In NOAA Fisheries, the Committee maintained funding for the marine mammal stranding program (Prescott grants), added $18.5 million to the request for Enforcement which is where significant Illegal, Unreported, and Unregulated (IUU) activities are carried out by NOAA, and funded aquaculture at $15 million which is $5.7 million more than the request and level with last year. The Committee also provide NOAA Fisheries with $10 million for additional Red Snapper management activities.
For NOAA Research (OAR), the Committee is providing $462 million for OAR operations and research. This includes a nearly 40% reduction in climate research. Rejecting the Administration’s proposal to terminate the Sea Grant program, the Committee instead provided $80 million for Sea Grant (including $11.5 million for Sea Grant aquaculture). The Committee also provided $48 million for ocean exploration or nearly $30 million more than the request. Overall support for oceans, coastal and Great Lakes research is funded at $220 million which is $126.9 million more than the Administration requested and $14 million more than the comparable level for FY 2018.
For the National Weather Service, the Committee provides just over $1 billion for NWS operations which is $80 million more than the Administration’s request. The Committee urged NWS to move expeditiously in its hiring of additional staff in FY 2019; restores funding for the National Mesonet Program at $14.5 million; and does not adopt the proposed decreases for numerical weather prediction modeling, the national water model, or Operations and Workforce Analysis testing and evaluation.
Finally, the Committee rejected the Administration’s proposal to terminate all NOAA education programs and instead provided $28.5 million for BWET regional programs, the Education Partnership Program with Minority Serving Institutions, and NOAA’s Education Program Base.
National Aeronautics and Space Administration (NASA) – NASA is funded at $21.5 billion, $810 million above the 2018 enacted level. This funding includes: $5.1 billion for Deep Space Exploration Systems – $294 million above the fiscal year 2018 enacted level; funding to continue the development of the Orion crew vehicle, Space Launch System, and related ground systems; and $6.7 billion for NASA Science programs – $459 million above the fiscal year 2018 enacted level. The bill funds the requested amounts for robotic and human exploration of the moon, including $504.2 million for the lunar orbital platform; $116.5 million for advanced lunar and surface capabilities; $218 million for planetary science, including rovers and science instruments; and $150 million for commercial low-earth orbit development. Funding for NASA Science Programs recommended by the Committee includes:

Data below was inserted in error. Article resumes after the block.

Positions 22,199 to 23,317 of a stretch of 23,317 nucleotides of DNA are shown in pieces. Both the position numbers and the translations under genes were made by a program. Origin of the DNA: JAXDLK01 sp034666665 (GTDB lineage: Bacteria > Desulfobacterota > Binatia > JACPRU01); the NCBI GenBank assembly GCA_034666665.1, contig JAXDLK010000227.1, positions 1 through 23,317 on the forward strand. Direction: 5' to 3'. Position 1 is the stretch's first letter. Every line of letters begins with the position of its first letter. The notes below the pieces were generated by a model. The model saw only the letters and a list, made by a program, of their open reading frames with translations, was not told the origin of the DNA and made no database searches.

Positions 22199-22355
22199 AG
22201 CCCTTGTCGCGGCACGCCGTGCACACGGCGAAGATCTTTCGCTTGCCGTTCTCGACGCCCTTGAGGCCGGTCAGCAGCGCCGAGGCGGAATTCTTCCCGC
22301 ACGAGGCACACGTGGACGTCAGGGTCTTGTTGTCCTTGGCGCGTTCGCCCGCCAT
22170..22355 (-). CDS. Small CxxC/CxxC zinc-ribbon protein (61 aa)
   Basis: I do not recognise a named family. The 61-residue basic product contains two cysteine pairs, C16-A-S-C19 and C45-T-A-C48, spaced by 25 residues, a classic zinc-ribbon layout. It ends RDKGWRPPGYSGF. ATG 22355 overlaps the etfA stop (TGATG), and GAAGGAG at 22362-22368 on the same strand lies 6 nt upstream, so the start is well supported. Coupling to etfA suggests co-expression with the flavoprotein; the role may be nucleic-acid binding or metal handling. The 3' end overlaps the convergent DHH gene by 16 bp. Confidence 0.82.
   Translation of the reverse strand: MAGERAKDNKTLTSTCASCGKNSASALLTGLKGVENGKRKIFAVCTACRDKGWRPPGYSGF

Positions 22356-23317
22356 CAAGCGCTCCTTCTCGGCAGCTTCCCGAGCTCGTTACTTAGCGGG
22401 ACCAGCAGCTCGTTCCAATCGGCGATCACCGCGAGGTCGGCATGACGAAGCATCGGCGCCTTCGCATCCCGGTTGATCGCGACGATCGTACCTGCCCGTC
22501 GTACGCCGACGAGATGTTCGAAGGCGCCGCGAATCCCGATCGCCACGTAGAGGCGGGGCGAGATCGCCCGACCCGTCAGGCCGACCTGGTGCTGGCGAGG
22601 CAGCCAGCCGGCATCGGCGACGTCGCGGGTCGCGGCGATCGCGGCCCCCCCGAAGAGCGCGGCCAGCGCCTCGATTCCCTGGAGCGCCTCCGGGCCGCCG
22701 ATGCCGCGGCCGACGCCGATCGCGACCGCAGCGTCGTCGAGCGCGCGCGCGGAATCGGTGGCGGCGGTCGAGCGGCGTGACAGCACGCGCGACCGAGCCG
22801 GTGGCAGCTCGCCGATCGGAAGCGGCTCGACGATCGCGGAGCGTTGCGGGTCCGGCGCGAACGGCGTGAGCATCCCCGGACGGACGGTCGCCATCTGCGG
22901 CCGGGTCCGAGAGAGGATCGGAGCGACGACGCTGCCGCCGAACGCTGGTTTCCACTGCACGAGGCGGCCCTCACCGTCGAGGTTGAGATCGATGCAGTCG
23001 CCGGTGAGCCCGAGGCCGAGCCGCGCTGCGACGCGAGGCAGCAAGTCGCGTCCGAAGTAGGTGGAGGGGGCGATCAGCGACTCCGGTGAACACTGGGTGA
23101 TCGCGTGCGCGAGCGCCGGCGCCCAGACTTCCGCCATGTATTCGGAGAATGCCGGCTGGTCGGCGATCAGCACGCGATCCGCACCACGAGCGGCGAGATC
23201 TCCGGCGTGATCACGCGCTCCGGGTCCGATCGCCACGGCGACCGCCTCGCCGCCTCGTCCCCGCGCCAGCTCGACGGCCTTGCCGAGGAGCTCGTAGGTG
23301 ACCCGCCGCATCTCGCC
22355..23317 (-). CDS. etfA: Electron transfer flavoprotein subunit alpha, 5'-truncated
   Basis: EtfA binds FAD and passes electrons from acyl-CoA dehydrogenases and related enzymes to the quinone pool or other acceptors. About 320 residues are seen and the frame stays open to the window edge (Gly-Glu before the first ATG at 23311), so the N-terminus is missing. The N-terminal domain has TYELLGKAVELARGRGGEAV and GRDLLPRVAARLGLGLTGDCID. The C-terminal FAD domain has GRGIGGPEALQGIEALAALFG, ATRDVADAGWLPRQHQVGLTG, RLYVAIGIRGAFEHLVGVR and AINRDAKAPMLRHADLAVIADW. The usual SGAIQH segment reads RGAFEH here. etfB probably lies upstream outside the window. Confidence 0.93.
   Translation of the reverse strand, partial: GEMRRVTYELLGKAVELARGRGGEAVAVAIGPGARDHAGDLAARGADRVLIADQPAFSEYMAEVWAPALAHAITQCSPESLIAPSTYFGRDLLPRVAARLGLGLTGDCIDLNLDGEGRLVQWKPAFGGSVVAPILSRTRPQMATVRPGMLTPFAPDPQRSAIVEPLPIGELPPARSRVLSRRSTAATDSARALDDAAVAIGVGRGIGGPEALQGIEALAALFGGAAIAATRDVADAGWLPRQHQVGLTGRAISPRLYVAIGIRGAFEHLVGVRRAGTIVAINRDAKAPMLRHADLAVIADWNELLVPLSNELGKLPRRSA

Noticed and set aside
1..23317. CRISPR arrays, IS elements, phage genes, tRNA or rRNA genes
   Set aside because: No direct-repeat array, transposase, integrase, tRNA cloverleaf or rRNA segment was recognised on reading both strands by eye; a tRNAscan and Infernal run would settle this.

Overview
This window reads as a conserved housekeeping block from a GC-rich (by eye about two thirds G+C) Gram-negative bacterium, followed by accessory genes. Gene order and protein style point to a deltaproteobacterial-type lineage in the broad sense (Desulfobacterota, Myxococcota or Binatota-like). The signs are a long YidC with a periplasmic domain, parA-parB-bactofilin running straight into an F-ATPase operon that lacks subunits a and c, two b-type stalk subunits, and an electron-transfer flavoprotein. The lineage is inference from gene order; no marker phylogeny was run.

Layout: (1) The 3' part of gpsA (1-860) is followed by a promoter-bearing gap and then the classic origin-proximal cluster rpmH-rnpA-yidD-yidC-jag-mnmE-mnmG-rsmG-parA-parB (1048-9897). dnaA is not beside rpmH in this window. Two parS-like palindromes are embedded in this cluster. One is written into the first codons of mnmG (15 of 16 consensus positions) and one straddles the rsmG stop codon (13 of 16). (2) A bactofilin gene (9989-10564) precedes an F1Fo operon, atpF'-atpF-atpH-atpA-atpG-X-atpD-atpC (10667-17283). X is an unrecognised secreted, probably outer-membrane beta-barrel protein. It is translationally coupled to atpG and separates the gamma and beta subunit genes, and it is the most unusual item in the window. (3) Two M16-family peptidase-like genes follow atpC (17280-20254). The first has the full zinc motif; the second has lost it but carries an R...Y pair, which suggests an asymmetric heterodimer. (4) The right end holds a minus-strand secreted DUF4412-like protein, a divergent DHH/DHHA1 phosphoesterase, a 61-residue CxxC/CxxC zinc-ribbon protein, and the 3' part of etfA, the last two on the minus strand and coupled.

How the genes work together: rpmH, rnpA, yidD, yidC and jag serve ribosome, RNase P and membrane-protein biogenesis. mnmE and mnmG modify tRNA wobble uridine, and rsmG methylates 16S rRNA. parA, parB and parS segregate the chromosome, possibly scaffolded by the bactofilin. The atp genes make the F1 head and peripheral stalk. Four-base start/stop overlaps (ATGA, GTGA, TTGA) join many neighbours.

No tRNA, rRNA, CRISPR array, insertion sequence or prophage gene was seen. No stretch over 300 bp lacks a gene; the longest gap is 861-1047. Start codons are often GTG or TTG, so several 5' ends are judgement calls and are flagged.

Earth Science would receive $1.9 billion or $21 million less than FY2018, but $116 million more than requested. The report does not specifically address the Administration’s proposal to terminate four Earth science missions (PACE, OCO-3, CLARREO-Pathfinder, and the Earth facing instruments on DSCOVR).
Planetary Science is funded at $2.8 billion, $539 million more than FY2018 and $523.5 million more than requested. It more than doubles the amount for Europa Clipper compared to the request ($545 million instead of $265 million) and adds $195 million for a Europa lander. It also specifies $210 million for developing technology for planetary missions, including $35 million for icy satellites surface technology, $10 million for the Mars helicopter for the Mars 2020 mission (which itself is funded at $650 million), and $81 million (as requested) for production of plutonium-238 for use in radioisotope power sources for planetary missions.
Astrophysics is slated to receive $1 billion. Within that, the Wide-Field Infrared Survey Telescope (WFIRST) would be funded at $150 million, the same as FY2018. The Administration wants to terminate the project. The report specifies that NASA continue development of the coronagraph as a technology demonstration and allocates $20 million for the Starshade technology demonstration. Separately it includes $10 million to search for “technosignatures,” such as radio transmissions, in partnership with the private sector and philanthropic organizations.